🔥 Happy Friday!
⚡ VATICAN CITY (AP) — Pope Francis vows Catholic Church will "never again" cover up clergy sex abuse.
Illustration: Sarah Grillo/Axios
The last member of an informal alliance of top Trump officials with enough swat or stature to stand up to President Trump — the Committee to Save America, as Jim VandeHei and I called these officials 16 months ago — resigned in epic fashion.
It was a historic letter and a historic moment capping a historic day, one you could easily see filling a full chapter of future books on the Trump presidency.
The wheels felt like they were coming off the White House before Mattis quit.
The backdrop ... Spooked by Trump's actions and statements, Wall Street is on track for its worst year in a decade — since the financial crisis of 2008.
Scoop: As a sign of the mood inside, officials at both ends of Pennsylvania Avenue tell us that Trump is complaining about his incoming chief of staff, Mick Mulvaney, in conversations inside the West Wing and with Capitol Hill.
An outside adviser to Trump told me as the president's "landmark day of chaos" unspooled: "He is straddling the political precipice."
Reality check from Jonathan Swan: Trump was never going to adopt the establishment consensus that a strong U.S. military presence would be required for the foreseeable future in Afghanistan and Syria. Trump has never felt that.
Be smart: Thursday was one of the most remarkable days, tucked inside one of the most remarkable weeks, capping one of the most remarkable months in modern presidential history.
Another reason this is a historic week — and what President Trump should really worry about — is that lots of different Republicans have been turning on him over different topics.
A former Trump aide who asked to be described as "a Trump ally" told me that the sudden wave of criticism from the Hill over Syria and Mattis should scare the president because he would desperately need these lawmakers' support during a possible impeachment battle.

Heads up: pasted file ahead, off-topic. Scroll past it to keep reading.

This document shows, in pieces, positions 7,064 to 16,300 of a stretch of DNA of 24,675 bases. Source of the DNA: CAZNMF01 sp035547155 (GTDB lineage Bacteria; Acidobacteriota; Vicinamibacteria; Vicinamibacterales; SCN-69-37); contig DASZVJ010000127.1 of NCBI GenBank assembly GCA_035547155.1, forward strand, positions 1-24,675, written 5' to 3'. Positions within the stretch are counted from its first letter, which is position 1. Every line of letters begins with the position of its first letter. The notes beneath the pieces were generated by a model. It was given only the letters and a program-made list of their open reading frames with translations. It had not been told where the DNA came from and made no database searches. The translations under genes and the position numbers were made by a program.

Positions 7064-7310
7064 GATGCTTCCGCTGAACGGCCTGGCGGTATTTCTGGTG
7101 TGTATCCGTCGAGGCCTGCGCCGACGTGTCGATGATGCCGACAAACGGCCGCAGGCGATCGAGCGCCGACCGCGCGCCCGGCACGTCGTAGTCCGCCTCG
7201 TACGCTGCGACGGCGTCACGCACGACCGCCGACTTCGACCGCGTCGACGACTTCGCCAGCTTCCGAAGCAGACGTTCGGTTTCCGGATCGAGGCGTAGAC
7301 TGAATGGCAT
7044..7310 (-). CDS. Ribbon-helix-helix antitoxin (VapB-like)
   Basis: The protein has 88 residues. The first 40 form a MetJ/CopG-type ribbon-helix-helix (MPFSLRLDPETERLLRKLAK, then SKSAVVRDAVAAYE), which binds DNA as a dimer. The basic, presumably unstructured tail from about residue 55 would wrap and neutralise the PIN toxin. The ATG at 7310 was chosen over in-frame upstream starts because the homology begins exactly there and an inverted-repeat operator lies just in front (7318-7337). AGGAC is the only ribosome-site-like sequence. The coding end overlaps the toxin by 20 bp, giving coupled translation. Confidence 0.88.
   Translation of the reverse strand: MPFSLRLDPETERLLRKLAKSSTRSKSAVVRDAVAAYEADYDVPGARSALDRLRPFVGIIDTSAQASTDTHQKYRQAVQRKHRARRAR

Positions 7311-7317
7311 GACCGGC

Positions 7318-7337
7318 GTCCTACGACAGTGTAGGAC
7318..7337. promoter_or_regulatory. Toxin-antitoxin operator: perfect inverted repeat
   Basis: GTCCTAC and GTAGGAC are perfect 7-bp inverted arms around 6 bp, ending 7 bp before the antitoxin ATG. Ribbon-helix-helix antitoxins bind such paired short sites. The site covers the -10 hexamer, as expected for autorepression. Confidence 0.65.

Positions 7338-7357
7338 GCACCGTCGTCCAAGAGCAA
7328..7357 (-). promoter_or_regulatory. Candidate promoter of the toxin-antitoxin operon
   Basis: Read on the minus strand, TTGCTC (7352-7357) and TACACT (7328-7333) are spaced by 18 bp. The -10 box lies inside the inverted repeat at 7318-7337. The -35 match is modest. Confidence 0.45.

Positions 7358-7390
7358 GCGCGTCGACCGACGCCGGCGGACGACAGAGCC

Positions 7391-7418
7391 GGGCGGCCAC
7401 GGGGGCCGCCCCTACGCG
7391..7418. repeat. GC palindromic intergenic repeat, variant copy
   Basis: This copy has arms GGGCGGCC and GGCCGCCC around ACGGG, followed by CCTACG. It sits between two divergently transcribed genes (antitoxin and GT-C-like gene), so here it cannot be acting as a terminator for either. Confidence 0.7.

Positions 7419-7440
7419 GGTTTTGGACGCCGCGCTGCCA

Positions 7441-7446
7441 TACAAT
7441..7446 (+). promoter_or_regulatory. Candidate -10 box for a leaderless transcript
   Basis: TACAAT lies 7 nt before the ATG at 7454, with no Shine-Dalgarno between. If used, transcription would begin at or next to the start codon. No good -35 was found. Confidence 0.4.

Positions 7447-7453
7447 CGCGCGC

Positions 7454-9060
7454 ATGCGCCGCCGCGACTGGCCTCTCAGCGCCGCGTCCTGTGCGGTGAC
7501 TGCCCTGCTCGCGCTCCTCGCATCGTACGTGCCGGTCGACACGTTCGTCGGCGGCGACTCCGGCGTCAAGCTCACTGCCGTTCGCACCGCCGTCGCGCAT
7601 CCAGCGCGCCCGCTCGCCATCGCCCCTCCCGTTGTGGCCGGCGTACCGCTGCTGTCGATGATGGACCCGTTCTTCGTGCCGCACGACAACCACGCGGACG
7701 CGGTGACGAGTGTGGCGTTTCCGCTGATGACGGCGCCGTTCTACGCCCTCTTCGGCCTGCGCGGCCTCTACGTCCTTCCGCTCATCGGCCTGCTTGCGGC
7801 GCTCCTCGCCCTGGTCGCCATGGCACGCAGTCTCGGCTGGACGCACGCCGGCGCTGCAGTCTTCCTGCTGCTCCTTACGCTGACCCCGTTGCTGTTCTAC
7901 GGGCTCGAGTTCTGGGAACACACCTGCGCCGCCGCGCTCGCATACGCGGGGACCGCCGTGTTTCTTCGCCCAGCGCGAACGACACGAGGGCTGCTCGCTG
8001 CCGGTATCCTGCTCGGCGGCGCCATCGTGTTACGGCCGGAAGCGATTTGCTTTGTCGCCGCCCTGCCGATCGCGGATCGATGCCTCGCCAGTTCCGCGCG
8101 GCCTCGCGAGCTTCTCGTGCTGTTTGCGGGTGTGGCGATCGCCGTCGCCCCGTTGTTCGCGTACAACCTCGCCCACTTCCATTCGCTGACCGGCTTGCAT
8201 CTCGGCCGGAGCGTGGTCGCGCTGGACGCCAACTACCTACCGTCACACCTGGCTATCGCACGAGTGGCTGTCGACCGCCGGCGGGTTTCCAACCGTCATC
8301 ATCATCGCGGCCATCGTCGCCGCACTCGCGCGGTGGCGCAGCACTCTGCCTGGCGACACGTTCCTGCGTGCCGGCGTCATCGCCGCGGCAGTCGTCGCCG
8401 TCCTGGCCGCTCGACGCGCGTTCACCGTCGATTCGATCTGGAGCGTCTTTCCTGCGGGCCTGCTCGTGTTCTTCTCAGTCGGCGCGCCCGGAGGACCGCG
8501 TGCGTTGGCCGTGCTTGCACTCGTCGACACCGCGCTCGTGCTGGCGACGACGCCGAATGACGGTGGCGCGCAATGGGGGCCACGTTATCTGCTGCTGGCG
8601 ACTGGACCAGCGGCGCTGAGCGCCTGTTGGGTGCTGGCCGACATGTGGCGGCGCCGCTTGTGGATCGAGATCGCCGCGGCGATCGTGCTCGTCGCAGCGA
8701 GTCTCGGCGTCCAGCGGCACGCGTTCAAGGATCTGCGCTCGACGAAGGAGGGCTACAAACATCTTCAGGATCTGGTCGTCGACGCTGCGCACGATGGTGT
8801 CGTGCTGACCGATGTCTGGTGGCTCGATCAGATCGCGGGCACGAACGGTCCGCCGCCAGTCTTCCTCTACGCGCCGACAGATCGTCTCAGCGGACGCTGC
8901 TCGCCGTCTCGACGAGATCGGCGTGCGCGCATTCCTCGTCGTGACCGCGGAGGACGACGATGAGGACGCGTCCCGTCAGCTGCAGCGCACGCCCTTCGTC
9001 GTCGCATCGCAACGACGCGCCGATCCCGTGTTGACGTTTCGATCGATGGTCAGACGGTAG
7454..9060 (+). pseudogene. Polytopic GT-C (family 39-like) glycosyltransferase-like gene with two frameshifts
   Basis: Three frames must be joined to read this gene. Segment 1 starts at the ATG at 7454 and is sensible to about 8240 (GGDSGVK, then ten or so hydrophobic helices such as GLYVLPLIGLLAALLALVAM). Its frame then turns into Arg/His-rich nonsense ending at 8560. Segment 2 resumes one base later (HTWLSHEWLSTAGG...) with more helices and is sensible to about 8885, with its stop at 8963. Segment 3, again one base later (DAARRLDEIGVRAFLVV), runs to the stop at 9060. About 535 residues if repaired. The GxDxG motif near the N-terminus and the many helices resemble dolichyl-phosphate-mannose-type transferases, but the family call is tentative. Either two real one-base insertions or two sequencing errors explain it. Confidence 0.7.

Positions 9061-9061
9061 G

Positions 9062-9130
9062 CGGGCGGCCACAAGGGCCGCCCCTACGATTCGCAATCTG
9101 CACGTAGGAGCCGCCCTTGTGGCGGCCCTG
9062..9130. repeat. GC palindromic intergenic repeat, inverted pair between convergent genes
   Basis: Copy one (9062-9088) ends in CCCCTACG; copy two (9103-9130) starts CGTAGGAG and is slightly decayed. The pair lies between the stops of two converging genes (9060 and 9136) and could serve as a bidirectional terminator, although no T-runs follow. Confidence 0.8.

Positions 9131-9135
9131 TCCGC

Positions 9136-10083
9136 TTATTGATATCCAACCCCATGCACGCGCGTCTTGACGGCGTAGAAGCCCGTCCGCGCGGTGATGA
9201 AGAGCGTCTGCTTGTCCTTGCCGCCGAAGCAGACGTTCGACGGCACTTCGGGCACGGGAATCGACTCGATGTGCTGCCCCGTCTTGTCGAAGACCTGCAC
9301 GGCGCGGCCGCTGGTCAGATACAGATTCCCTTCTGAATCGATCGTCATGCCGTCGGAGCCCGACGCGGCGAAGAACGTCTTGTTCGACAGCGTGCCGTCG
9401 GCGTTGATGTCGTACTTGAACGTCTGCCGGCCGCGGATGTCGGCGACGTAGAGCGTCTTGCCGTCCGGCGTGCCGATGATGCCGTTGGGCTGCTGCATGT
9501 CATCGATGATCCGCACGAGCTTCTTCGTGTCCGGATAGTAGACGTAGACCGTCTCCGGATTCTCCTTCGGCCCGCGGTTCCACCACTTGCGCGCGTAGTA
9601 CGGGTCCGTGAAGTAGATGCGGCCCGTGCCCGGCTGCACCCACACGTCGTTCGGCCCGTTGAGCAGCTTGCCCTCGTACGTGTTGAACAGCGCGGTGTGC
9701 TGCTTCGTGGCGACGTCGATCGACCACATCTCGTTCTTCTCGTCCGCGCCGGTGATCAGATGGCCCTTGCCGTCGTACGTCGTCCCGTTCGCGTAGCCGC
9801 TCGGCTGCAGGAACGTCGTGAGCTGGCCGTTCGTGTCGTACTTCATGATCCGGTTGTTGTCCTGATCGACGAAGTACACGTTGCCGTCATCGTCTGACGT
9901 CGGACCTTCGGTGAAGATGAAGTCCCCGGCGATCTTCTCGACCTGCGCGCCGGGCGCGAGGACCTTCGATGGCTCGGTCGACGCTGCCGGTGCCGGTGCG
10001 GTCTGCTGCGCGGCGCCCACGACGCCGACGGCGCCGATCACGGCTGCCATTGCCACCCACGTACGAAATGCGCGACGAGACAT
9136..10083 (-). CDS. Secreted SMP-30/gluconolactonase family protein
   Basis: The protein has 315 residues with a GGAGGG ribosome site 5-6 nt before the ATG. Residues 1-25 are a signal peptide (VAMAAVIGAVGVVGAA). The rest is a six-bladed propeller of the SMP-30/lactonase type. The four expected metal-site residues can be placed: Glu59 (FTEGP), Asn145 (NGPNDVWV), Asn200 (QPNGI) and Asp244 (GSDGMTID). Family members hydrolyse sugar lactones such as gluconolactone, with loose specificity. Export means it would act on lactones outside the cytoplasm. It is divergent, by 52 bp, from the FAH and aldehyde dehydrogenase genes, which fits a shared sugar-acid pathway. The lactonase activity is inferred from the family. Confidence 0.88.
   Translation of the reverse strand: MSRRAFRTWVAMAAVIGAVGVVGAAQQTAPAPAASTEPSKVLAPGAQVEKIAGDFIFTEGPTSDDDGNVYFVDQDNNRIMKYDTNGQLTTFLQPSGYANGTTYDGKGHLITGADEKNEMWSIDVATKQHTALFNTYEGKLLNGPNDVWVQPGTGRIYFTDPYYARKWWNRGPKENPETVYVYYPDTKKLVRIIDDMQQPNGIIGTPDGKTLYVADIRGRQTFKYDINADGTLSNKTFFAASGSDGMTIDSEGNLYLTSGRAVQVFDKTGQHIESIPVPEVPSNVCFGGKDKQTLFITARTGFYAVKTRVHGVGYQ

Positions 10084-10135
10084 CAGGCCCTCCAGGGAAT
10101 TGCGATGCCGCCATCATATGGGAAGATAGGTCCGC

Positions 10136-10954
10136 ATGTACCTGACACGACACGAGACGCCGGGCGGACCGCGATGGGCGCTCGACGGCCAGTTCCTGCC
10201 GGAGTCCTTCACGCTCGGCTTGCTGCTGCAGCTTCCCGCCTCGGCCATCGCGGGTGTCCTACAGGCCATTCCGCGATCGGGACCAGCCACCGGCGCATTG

Bloomberg columnist Eli Lake: "Donald Trump may not know it yet, but his presidency is collapsing."
Be smart: We talked all day yesterday with Republican officials, operatives and advisers who are truly scared for America.
What to watch: There’s a working assumption inside the White House that Trump will be impeached by the House. He would then need a rock-solid base of 34 Republican senators to refuse to remove him from office (which takes 67 votes).
Ivanka Trump applauds as President Trump takes the stage in the South Court Auditorium of the Eisenhower Executive Office Building to sign the farm bill.
House Majority Leader Kevin McCarthy and House Speaker Paul Ryan leave the West Wing after talking briefly to reporters about their meeting with Trump.
In the rain outside the West Wing, Sarah Huckabee Sanders talks to reporters about a possible shutdown.
Kevin McCarthy is met by reporters at the Capitol after he returned from the White House.
"A senior Justice Department ethics official concluded acting attorney general Matthew G. Whitaker should recuse from overseeing special counsel Robert S. Mueller III’s probe, ... but advisers to Whitaker recommended the opposite and he has no plans to step aside," the WashPost's Devlin Barrett and Matt Zapotosky report:
Why it matters: "The advice to stay away from the Mueller probe underscores the ... deep distrust — within Congress and in some corners of the Justice Department — surrounding Whitaker’s appointment ... until the Senate votes on the nomination of William P. Barr to take the job."
The VIX — Wall Street's top measure of volatility (stock swings) — is set for its biggest annual surge on record, per Bloomberg:
AP's top 10 stories of the year, as voted by U.S. editors and news directors in a poll first conducted in 1936, when editors chose the abdication of Britain’s King Edward VIII:
Digital detox: No-cell hotels ... "Can you take a vacation from your cell phone? A growing number of hotels will help you find out. Some resorts are offering perks, like snorkeling tours and s'mores, to guests who manage to give up their phones for a few hours," AP's Dee-Ann Durbin writes:
"Hotels that limit cellphone use risk losing valuable exposure on Instagram or Facebook. But they say the policies reflect their mission of promoting wellness and relaxation."